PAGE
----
Throughout the day I followed the sun and ended up finding some great slopes with new powder and blue-sky conditions. I also spotted a lovely little café to have lunch in and enjoyed lapping up the sun whilst I could. Cardrona is quite expansive and I didn’t get to ski it all since I tended to favour the better light conditions but overall, I was impressed with the quality of the snow and the facilities on offer. It is worth the higher price tag and I can see why it is a firm favourite for the more intermediate to advanced skier with plenty of runs to keep them entertained.
After a busy day on the mountain, made even longer by the long drive back to Queenstown, I was ready for an early night. I was so tired I even missed a small earthquake in the night and woke to worried text messages from friends up in Auckland!
On my final morning in Queenstown I went for a walk around the popular gardens and also got a solution to the mysterious loss of my data and signal from my phone. On the Queenstown beach my phone rebooted and magically restored itself!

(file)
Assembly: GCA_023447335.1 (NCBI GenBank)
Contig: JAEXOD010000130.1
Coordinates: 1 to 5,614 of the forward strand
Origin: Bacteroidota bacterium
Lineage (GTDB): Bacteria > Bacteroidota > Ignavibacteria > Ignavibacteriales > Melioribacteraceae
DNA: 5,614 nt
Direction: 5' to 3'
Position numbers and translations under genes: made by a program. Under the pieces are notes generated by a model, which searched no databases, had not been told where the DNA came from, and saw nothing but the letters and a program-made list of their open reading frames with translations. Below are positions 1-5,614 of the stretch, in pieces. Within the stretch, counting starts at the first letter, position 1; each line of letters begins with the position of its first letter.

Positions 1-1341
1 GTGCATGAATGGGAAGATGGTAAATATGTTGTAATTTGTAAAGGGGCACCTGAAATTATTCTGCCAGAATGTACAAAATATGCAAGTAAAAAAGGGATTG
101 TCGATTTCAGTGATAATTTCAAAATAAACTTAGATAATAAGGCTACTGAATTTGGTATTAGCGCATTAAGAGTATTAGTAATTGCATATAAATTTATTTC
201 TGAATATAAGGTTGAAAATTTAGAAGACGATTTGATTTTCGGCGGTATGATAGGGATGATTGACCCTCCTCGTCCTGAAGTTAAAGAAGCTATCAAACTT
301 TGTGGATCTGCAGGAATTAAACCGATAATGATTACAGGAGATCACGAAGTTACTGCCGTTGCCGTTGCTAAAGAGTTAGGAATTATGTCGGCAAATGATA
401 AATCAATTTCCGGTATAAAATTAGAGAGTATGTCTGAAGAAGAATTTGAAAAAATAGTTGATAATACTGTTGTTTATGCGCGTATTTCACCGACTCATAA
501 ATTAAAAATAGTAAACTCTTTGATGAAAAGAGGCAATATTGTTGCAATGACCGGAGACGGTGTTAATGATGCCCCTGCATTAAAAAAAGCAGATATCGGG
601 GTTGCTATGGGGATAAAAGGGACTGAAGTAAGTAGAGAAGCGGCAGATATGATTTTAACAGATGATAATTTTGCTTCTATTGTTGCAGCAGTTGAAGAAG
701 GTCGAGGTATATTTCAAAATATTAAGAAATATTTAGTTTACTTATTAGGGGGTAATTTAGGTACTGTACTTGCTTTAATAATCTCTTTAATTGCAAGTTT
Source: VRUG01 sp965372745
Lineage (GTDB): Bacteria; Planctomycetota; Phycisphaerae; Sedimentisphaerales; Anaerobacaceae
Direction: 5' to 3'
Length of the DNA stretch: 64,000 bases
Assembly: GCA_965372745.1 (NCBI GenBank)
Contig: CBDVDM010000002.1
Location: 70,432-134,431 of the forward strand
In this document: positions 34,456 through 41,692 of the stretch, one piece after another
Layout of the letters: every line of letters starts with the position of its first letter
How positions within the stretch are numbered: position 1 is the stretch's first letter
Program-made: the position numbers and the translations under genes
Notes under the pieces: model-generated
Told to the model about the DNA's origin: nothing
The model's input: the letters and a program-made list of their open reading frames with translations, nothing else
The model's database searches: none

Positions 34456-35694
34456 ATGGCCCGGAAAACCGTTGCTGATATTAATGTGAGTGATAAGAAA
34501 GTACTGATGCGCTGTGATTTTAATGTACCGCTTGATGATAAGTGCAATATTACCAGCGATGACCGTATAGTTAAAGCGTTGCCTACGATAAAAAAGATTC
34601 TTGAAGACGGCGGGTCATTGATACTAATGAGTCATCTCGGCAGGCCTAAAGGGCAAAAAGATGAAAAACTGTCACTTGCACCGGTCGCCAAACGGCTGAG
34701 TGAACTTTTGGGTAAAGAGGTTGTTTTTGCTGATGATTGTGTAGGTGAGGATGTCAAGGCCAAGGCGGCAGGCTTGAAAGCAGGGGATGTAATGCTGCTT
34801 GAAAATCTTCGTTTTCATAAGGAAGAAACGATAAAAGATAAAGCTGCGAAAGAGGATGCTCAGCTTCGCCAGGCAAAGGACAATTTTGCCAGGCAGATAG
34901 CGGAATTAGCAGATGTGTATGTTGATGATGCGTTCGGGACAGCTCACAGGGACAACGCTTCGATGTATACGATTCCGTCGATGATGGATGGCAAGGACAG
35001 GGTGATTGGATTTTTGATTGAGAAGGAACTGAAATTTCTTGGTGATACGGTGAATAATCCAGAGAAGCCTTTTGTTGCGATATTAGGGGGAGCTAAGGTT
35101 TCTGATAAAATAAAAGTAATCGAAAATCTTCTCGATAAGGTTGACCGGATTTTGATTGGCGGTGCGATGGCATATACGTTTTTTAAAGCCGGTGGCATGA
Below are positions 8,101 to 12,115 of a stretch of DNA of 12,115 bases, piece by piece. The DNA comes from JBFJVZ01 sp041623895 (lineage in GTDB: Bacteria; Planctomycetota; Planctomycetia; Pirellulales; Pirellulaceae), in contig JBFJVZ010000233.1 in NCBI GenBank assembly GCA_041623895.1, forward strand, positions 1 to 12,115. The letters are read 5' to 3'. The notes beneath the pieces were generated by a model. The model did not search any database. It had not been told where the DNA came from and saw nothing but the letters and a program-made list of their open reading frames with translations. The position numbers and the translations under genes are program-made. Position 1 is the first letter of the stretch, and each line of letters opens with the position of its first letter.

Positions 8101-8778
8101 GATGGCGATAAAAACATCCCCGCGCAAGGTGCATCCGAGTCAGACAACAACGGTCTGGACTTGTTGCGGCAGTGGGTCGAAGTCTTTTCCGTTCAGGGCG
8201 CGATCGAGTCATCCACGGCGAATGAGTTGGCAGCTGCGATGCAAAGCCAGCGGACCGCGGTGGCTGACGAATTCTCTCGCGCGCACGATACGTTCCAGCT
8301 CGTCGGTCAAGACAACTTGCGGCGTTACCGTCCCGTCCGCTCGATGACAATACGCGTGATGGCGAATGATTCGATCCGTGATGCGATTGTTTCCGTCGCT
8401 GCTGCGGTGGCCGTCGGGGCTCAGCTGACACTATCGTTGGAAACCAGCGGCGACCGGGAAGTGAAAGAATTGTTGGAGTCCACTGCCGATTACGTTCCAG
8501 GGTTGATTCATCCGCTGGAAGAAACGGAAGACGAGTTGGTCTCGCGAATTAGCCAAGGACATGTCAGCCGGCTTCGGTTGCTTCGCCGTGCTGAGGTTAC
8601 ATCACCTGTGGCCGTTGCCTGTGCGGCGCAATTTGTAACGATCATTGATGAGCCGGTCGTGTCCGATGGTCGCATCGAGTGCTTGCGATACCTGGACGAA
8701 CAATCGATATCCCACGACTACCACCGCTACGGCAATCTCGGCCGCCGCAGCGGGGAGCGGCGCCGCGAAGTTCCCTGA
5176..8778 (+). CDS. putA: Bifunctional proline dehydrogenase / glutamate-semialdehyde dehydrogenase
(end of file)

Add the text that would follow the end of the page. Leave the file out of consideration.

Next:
I was so glad I came down to Queenstown to experience skiing in New Zealand. I loved how I got to explore three areas in the span of just three days and fully make the most of my short time. As a solo traveller it was also the perfect amount of time for me as although I only met a few travellers in the hostel I never felt really isolated. I would recommend using Oz Snow for a solo or group ski trip for a cost effective and hassle free option for a ski holiday. They also offer ski trips in Australia, Japan, USA and Canada so are worth checking out.
Over my year in New Zealand I really embraced solo travel and found all of my trips memorable and exciting. I loved being able to do what I wanted when I wanted and the chance to meet so many people along the way. It led to a new found confidence which I brought over to my next big trip back home via LA, Mexcio, Cuba and Amsterdam.